by Phil Phillips - Tuesday, May 10, 2022
We hunters know the key to making sure more kids get to enjoy the hunting and the outdoor life is to offer up more mentors. We also know that if this weren’t easier said than done, more kids would be hunters. But unlike activities like baseball where almost anyone can provide guidance to help a kid learn to play catch or swing a bat, an aspiring hunter needs an experienced mentor to provide the firearm safety, hunter education, marksmanship and outdoor skills training required. Recognizing the need to fill the void, the NRA Hunters’ Leadership Forum (HLF) announced it is awarding a $50,000 challenge grant to the First Hunt Foundation (FHF) to build on the Idaho-based nonprofit’s track record of providing education and training for young people to acquire hunting skills.
“We are excited to be a recipient of these challenge grant dollars and even more excited we get to put them to work by establishing a new Hunting Heritage Endowment,” said FHF President Rick Brazell, who is a frequent face at hunting conventions in working to promote his group’s worthwhile efforts. “As an organization, we are looking to the future and the endowment will allow others to partner with us in implementing our mission for generations to come.”
The FHF is using the NRA HLF funds to create a Hunting Heritage Endowment to help cover its costs of mentoring. By perpetuating its hunting programs, it aims to keep America’s hunting heritage strong into the future, securing long-term, mentored-based relationships for individuals and in some cases for entire families.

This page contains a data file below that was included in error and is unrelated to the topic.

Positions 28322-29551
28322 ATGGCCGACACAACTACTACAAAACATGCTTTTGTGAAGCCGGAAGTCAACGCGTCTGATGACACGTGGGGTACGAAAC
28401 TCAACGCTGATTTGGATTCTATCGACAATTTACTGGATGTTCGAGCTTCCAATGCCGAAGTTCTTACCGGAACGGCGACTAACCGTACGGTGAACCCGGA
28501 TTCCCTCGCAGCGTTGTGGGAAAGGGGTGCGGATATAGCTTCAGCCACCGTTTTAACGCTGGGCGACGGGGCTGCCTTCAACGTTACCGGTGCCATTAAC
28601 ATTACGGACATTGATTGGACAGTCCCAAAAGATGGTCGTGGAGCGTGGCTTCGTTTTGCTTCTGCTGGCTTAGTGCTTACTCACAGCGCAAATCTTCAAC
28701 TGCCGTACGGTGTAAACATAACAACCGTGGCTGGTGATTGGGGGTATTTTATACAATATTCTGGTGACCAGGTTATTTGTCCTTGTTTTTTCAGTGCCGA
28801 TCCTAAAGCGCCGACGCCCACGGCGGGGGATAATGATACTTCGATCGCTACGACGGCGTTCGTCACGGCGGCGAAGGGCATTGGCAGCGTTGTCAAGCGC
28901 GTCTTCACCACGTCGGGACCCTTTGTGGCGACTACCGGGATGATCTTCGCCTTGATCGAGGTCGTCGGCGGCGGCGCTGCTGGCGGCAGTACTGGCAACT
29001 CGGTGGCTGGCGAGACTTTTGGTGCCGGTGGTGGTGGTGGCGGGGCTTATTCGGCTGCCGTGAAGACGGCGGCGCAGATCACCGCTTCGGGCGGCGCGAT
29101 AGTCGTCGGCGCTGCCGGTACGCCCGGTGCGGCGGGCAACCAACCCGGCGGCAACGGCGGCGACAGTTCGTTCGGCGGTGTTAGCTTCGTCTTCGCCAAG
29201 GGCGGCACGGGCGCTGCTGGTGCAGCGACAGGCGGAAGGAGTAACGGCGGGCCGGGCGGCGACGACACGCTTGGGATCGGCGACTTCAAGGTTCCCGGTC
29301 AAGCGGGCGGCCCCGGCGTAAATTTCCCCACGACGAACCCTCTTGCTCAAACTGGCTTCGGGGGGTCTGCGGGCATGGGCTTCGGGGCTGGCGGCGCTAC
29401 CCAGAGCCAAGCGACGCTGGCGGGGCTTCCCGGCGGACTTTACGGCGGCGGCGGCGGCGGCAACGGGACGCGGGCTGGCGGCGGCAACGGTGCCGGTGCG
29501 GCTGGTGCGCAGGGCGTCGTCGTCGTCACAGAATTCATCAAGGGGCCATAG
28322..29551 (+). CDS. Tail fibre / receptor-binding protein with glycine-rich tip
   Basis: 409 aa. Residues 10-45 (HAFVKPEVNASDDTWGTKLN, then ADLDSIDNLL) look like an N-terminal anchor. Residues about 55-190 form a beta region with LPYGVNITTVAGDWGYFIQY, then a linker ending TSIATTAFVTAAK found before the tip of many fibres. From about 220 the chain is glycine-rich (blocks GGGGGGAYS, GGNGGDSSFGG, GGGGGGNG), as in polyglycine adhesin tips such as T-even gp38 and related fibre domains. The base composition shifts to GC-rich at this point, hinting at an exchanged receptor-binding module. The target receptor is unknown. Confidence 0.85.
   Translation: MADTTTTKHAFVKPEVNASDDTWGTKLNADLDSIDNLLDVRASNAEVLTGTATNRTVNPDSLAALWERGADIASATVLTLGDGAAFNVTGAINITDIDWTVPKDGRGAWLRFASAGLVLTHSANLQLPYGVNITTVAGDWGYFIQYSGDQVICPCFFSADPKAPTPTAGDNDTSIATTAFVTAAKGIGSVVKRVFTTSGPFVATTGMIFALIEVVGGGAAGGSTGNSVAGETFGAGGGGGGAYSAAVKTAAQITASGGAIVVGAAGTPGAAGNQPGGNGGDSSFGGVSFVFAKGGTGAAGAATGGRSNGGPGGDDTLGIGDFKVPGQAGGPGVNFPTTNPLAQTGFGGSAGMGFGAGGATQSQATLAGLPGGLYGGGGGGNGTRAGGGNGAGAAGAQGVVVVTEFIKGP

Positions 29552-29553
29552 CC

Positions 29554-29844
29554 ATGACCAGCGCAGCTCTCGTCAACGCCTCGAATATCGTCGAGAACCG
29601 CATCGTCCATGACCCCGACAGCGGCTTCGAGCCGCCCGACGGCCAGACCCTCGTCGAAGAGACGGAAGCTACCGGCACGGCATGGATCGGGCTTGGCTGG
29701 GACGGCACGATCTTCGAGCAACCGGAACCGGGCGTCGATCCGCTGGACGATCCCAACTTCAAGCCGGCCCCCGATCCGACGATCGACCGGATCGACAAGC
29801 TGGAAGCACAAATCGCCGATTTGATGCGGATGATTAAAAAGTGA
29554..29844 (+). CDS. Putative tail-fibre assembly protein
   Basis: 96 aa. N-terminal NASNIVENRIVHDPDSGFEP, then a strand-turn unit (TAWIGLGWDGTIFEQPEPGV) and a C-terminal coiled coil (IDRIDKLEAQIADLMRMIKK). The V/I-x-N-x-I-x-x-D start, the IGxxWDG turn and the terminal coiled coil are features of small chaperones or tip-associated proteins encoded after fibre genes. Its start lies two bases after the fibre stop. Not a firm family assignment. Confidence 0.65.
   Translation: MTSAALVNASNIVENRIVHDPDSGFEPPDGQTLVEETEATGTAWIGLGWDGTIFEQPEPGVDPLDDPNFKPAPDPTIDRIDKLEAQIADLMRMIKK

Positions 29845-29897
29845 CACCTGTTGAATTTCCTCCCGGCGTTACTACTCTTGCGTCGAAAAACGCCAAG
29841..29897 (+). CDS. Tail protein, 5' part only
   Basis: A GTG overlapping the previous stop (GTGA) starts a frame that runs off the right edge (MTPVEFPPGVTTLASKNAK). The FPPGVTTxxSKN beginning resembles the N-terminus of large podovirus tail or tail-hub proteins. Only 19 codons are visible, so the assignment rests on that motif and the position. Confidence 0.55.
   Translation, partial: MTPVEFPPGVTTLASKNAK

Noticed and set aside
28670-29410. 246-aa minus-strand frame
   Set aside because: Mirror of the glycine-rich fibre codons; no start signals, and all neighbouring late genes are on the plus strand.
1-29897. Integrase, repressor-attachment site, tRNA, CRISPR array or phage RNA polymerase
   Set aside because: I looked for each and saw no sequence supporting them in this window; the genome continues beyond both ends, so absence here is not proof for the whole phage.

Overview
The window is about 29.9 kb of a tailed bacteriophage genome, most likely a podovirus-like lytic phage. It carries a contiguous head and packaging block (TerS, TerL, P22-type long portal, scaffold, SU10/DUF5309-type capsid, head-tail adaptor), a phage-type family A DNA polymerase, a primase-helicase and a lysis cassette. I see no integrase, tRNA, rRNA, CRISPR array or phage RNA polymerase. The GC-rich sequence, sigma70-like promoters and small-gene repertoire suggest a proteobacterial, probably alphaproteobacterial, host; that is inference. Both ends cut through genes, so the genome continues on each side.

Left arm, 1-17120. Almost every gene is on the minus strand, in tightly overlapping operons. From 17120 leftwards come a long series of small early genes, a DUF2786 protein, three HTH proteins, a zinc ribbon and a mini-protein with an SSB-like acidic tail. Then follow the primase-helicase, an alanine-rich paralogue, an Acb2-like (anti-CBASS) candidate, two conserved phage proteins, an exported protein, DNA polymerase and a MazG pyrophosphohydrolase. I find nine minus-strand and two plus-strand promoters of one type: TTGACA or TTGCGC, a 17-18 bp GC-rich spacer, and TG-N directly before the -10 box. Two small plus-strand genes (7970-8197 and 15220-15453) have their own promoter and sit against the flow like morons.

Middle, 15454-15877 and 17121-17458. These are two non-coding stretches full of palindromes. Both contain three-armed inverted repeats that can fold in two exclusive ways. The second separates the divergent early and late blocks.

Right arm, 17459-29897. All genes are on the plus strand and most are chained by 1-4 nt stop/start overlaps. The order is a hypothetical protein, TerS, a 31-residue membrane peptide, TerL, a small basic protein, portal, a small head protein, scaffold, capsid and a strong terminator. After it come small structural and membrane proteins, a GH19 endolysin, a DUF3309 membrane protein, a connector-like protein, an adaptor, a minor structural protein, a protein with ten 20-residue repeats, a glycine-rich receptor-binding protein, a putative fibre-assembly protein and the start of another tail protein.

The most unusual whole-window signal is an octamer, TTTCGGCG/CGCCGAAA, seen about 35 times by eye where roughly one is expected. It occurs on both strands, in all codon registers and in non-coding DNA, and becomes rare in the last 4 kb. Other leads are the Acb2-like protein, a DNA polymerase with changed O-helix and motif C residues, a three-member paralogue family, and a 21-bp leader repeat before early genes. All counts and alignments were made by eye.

“The NRA Hunters’ Leadership Forum is happy to support the First Hunt Foundation,” said Peter Churchbourne, director of the NRA Hunters’ Leadership Forum. “Our missions align, and it is only natural that we partner to provide opportunities for new hunters to experience the empowerment and personal fulfillment of hunting. I want to thank the generous Hunters’ Leadership Forum donors for providing the funds that made this grant possible.”
By partnering with the FHF, the NRA HLF is supporting the opportunity for others to learn how to hunt. This partnership is a good move in particular considering the FHF is America’s largest volunteer-based organization dedicated to providing one-on-one mentoring and hunter recruitment and education programs. It is particularly effective at reaching women and youth, who otherwise may not have the opportunity to learn to hunt. The FHF has expanded to the point it is now active in 35 states. With 800-plus mentors in its chapters, it introduces more than 2,000 people to hunting each year. All mentors are professionals who have passed a background check and agreed to a “Mentor’s Creed” prior to coming on board.
If you know someone interested in being mentored on a first hunt, or if you’re interested in making a difference by donating to the FHF or getting involved as a mentor, click here. If you want to reach out to the FHF’s Rick Brazell directly, email [email protected] or call 208-917-9700.
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